Appeals court rules against school district in construction bids

Anaheim-based contractor wants Irvine Unified's contracts with two other companies voided.

February 18, 2011|By Alexandra Baird,

Irvine Unified School District broke the law when it awarded $6.9 million in contracts to construction companies without giving the lowest-priced bidders full review, a state court of appeal ruled.

The California Public Contract Code requires that public projects of more than $15,000 be given to the lowest responsible bidder.

A panel of judges with the Fourth Appellate Court in Santa Ana found that when district officials rejected Great West Contractors Inc.'s bids and went with higher bidders for renovations to Northwood and Eastshore elementary schools in 2008, the district paid $800,000 more than it would have.

In issuing its opinion, the panel described the district's choices as "favoritism most foul," writing that, "It doesn't take Hamlet to figure out that something rotten happened in this case."


According to their opinion, the district's rejection of the lowest bids centered around Anaheim-based Great West's response on a bid document regarding whether the company had ever been license under a different name or license number.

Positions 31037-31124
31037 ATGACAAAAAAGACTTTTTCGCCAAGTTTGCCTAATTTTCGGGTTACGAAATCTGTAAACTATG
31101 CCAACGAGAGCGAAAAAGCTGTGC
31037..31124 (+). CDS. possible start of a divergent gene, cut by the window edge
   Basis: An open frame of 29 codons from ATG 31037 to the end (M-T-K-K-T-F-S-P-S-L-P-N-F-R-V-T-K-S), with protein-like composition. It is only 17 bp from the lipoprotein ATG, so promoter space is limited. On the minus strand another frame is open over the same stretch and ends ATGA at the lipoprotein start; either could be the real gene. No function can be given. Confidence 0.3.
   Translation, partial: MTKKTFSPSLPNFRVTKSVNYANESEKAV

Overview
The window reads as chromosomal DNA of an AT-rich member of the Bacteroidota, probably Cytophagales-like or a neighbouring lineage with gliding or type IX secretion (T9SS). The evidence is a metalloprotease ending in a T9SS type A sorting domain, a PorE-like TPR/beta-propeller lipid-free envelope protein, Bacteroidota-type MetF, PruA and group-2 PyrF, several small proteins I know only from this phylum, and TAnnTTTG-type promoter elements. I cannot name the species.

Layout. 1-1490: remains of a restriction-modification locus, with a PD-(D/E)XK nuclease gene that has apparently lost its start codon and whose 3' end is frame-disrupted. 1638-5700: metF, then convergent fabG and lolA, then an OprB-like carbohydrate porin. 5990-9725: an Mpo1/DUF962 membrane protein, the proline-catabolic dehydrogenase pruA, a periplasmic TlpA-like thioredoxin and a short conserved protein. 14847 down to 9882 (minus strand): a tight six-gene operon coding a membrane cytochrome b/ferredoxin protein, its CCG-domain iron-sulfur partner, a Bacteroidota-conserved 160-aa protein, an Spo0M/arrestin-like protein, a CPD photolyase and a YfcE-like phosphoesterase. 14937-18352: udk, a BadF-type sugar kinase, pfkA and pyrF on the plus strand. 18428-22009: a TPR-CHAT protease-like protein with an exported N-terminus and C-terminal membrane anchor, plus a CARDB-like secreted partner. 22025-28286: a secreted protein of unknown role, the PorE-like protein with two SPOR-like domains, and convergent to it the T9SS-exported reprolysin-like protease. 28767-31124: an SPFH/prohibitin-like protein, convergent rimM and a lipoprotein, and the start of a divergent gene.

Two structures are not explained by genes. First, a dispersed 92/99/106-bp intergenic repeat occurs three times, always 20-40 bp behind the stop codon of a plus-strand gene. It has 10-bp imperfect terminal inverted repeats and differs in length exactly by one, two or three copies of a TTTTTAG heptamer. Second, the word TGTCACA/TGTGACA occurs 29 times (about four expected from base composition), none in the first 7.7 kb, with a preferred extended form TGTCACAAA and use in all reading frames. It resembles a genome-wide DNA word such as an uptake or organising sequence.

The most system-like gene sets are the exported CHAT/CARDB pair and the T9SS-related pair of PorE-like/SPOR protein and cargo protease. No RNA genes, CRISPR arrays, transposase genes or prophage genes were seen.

Great West answered "no," but soon after the bids were submitted, the district received a letter from Construct 1 One Corp., a competing contractor based in Tustin.

The letter argued that Great West failed to disclose that it had indeed operated under different license numbers. After a staff review, the district's director of construction and facilities informed Great West that the district was rejecting its bid.

The district did not give Great West a chance to respond, and at a school board meeting, the company's bid was not listed, just the words "non-responsive."

IUSD awarded the Northwood contract to Construct 1 and the Eastshore contract to JRH Construction, also based in Tustin. The appellate court questioned this, as well as why Construct 1 was able to obtain and respond to Great West's bid so quickly — within 24 hours — but when Great West's legal counsel asked to review the bids, the district stalled.

Great West filed a lawsuit against the district in May 2008, asking the district to void its existing contracts and award them to Great West. The license-number issue, the company argued, was a misunderstanding: The other numbers were joint-venture licenses.

A trial court sided agreed with the district, but the appeals court sided with Great West.

On Dec. 1, the California Supreme Court denied the district's appeal to rehear the case.

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